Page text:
Suggested by Christian Zimmermann.

An update on Venezuela’s troubled economy

Venezuela has all but vanished from the news as the rest of the world grapples with its own problems. In this blog post, we document the state of Venezuela’s economy through FRED graphs. This has been no easy task, since recent data are actually quite scarce. And we’ll explain a second reason below.

Even just glancing at our first graph reveals there’s trouble. The economy has been in an unprecedented decline, with GDP below the level it was in 1970. That kind of economic suffering indicates major problems.

One problem is clearly inflation—or, more accurately, hyperinflation. Our second graph shows the exchange rate of the Venezuelan currency against the U.S. dollar. For most of the time period shown, the line cannot be distinguished from zero because the recently skyrocketing rate has rendered previous changes minuscule in comparison.

Also note the blip in 2018, which was a rapid increase from about 10 bolivares to the dollar in January to about a quarter of a million bolivares by August. Clearly, an economy with such price increases has been structurally disrupted. Hyperinflation also makes it even more difficult to measure economic activity, as measurement at these price levels becomes misleading. This is our second obstacle, which we alluded to above. While it’s clear economic activity has slowed down in Venezuela, there’s no way to say with any precision by how much exactly.

Our next graph shows total factor productivity—in short, a measure of how much is produced with a constant level of capital input and labor. Clearly, Venezuela’s problems are not recent; they date back to the 1970s. Again, while any measurement must be taken with a grain of salt, it’s extremely rare for an economy to show a decline over decades. Something is impeding productivity.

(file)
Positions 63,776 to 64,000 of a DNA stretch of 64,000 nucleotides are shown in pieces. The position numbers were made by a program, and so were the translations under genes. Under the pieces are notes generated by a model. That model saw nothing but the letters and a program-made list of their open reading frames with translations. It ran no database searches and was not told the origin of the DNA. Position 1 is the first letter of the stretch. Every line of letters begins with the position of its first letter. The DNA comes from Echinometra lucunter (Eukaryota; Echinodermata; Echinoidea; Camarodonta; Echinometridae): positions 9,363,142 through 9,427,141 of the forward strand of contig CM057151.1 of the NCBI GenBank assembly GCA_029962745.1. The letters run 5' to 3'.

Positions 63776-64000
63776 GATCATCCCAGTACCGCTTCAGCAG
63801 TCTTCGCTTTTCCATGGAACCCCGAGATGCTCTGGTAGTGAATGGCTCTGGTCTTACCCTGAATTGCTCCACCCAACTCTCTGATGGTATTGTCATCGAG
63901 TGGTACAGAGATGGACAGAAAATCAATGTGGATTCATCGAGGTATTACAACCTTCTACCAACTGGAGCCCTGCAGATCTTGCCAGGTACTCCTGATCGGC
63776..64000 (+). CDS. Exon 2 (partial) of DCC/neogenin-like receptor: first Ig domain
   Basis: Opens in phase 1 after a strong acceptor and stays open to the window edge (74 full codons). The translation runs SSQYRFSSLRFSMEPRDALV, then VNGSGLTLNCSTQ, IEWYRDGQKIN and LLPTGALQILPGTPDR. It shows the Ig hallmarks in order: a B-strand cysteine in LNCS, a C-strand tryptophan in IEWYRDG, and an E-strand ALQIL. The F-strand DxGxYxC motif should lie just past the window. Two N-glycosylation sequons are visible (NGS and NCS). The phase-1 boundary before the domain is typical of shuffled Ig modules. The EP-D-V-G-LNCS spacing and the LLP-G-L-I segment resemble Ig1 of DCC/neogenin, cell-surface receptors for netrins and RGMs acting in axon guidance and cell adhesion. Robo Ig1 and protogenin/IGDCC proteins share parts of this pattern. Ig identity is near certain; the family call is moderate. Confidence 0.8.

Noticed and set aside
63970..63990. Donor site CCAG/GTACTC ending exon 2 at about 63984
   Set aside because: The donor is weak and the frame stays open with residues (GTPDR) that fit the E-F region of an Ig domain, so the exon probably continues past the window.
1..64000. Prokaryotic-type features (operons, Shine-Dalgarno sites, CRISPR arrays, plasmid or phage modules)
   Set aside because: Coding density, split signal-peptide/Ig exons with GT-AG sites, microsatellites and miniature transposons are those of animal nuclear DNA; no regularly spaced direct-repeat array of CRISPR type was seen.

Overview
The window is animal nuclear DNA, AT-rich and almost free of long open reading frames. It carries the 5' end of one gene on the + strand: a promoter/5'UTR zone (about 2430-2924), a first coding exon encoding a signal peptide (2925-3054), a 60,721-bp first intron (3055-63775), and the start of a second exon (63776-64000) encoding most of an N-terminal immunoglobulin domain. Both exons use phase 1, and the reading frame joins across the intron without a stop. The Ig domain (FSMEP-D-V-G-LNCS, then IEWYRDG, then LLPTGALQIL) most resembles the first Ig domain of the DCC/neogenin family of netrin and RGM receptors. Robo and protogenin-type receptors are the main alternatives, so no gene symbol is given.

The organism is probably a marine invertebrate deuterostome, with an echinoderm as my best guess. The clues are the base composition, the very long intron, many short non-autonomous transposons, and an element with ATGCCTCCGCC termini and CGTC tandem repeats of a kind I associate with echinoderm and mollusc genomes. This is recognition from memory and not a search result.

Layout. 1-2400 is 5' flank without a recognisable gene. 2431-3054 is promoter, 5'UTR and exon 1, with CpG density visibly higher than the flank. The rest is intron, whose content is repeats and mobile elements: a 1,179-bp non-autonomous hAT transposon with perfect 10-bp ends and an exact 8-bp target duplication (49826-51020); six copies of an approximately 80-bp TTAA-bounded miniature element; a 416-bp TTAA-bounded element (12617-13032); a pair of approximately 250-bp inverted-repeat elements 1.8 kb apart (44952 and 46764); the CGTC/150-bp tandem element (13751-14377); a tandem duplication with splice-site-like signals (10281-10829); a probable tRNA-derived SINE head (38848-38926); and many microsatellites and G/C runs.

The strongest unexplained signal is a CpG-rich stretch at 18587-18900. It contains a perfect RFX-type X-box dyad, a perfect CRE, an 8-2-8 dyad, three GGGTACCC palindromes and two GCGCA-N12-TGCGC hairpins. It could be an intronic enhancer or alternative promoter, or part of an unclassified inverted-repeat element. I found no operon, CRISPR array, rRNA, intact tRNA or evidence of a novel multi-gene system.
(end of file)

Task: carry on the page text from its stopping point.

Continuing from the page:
The clear loss of population in recent years also affects the Venezuelan economy. The graph includes a red “what if” trend line showing that the population would have been 4 million (or 14%) higher in 2020. Obviously, the direction of the causality between population loss and output loss is not clear: That is, did the bad economy cause lower population or the reverse? Either way, an economy with that many fewer people will produce much less.

To make things worse, fewer people are working among those who remain in Venezuela, with the labor force participation now below 50%. With all these economic hardships, it’s not a surprise Venezuela is one of the few countries in the world where cellular subscriptions are in decline, as shown in our last graph.

How these graphs were created: Search FRED for Venezuela, sort results by observation end, then click on series titles of interest. The only graph that requires additional adjustment is the one for population: To add the trend, go to the “Edit Graph” panel and open the “Add Line” tab; click on “user-defined line,” and enter values defining start and end of the new line.

Suggested by Christian Zimmermann.